For today’s Film Friday, I selected Fuji Pro 400h in 35mm.

In early 2021, Fuji had announced that they were discontinuing Fuji Pro 400h in both 35mm and 120. I did a Film Friday in June on the 120 film. Despite its unexpected axing, the medium format is still selling at some online photographic retailers, at its standard retail price.

Sole Survivor: The only single in date roll of Pro 400h remaining

Sadly the same can’t be said for the 35mm, which is now gone forever… unless you go on eBay or similar sites, where they are selling a single roll from £20 (or even twice the price).

I did manage to buy a few rolls last year. My intention wasn’t buying them for keepsakes, I did want to put them into great use one day.

Fuji Pro 400h has a decent speed of 400, quite the standard ISO for general shooting – a good all rounder. The  film has been recommended for wedding or portrait photography, due to the colour quality and fine grain.

I tested out two Pro 400h rolls while on holiday To Switzerland around six months ago. I went to Burgenstock and Pilatus, two famous mountains. I had shot the film on the Olympus XA2 camera.

My aim was to do landscape photography from the highest peak, on and from the mountains. The outcome came out good after processing and scanning, although they would have been better as darkroom prints.

Most Fuji colour films produce vivid greens, due to the layers and often have the finest colour quality with its tones and contrasts. Like the Pro 400h, scans of the mountains were highlights and examples from the results.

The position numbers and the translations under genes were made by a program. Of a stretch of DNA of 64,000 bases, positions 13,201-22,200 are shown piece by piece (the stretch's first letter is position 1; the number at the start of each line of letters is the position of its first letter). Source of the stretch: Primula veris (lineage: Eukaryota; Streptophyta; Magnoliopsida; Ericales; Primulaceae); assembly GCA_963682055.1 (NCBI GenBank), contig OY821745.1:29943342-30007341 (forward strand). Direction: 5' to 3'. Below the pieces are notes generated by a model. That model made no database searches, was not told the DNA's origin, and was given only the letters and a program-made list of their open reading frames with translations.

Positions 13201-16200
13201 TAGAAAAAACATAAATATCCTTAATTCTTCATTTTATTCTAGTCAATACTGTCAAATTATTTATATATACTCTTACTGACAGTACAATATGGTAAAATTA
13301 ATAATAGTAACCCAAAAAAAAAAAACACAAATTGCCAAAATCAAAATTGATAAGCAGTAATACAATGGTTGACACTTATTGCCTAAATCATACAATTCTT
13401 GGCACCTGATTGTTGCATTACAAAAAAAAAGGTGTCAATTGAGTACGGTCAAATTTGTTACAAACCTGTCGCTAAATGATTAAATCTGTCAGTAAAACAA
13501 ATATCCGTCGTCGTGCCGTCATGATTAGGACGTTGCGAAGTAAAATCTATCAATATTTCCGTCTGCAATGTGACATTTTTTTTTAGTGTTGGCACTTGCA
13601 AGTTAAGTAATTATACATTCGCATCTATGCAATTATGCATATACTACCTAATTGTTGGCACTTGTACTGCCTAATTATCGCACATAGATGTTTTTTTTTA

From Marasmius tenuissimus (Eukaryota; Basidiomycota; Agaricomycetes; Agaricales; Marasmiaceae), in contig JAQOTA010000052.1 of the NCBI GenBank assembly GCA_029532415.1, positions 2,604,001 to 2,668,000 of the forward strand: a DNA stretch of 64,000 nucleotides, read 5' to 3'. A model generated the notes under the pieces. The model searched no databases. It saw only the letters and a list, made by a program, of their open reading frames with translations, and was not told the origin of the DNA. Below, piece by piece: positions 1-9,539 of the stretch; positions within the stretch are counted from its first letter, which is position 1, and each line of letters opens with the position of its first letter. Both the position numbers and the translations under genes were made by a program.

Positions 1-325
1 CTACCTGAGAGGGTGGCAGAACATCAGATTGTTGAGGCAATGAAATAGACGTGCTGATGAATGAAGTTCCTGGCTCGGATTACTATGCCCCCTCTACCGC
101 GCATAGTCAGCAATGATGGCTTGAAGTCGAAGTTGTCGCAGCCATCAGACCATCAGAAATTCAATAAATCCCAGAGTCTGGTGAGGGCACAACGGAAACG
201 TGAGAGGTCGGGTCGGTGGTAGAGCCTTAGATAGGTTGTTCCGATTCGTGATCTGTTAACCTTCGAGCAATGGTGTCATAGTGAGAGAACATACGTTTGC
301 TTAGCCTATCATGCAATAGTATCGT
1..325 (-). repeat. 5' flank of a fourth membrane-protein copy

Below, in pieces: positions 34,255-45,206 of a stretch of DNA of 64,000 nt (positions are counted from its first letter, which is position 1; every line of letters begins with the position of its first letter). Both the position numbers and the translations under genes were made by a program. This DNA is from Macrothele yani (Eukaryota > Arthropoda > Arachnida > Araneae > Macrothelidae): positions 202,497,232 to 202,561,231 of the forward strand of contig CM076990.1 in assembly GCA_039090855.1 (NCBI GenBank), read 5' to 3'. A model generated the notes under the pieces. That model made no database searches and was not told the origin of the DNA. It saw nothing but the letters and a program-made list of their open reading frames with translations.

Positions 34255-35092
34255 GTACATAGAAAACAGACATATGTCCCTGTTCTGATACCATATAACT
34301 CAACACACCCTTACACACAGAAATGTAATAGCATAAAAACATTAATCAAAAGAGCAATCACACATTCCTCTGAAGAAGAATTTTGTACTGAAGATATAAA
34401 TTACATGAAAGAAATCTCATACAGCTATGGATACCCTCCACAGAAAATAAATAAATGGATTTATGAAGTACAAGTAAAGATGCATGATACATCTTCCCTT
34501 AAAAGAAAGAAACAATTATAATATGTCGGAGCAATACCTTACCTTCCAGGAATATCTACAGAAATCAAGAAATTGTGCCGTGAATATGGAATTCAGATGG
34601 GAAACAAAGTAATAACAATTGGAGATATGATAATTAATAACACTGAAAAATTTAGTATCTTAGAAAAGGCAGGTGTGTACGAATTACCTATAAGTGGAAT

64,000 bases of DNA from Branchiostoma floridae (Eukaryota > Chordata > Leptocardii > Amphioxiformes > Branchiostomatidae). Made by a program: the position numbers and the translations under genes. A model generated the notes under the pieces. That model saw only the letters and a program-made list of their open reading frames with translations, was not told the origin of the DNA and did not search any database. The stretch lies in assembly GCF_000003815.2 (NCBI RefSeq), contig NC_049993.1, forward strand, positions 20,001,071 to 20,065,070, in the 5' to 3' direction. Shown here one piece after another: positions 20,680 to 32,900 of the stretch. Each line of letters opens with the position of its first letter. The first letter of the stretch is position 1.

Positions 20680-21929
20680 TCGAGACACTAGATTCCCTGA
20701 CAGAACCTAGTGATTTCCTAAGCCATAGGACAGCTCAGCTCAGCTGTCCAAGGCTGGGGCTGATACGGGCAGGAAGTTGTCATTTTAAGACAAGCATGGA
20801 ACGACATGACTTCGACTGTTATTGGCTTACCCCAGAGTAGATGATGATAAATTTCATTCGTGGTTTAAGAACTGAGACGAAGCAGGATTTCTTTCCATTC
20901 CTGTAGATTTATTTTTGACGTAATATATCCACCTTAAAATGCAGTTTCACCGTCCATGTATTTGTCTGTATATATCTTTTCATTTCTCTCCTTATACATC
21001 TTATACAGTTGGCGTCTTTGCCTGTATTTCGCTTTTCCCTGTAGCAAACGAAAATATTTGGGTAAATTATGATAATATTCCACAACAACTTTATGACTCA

Pilatus Rocking and Rolling!!

I have two 400h rolls left in the fridge: one expired from last August, something I did deliberately, and another still in date. Hopefully, I will shoot them both for the final time very soon…

Take care and stay safe

Film Friday: Kodak Trix in 35mm (Expired)

For today’s Film Friday, I selected Kodak Trix in 35mm, which expired in January 2020.

I originally bought the ten remaining rolls from AllPhotos Ltd. via its eBay shop in January 2020, the same month of expiry. The film has been unused, and quietly residing in the infamous ex-kitchen drawer since.

Outta drawer for a quick photoshoot: the ten expired rolls of Trix I currently have

I have been shooting Kodak Trix for years, as it has always been the film I would use for street or architecture photography. Its punchy yet subtle grain is the ultimate icing on the cake, thanks to the film’s speed of 400. The tones and contrasts are great: the black tones being deep, especially the shadows. The Trix is a perfect choice for making prints in the darkroom, which I have done a few times before.

Trix is great to use on colour filters, in particular the red filter. I love using that colour filter, which often produces sharp and deep contrasts, mainly on blue skies and clouds. Having used both the Trix and red filter, it can achieve crisp and high quality results, very rarely disappoints.

On my bike: Kodak Trix with Red Filter – Canon EOS 500n (I think the film was in date when taken)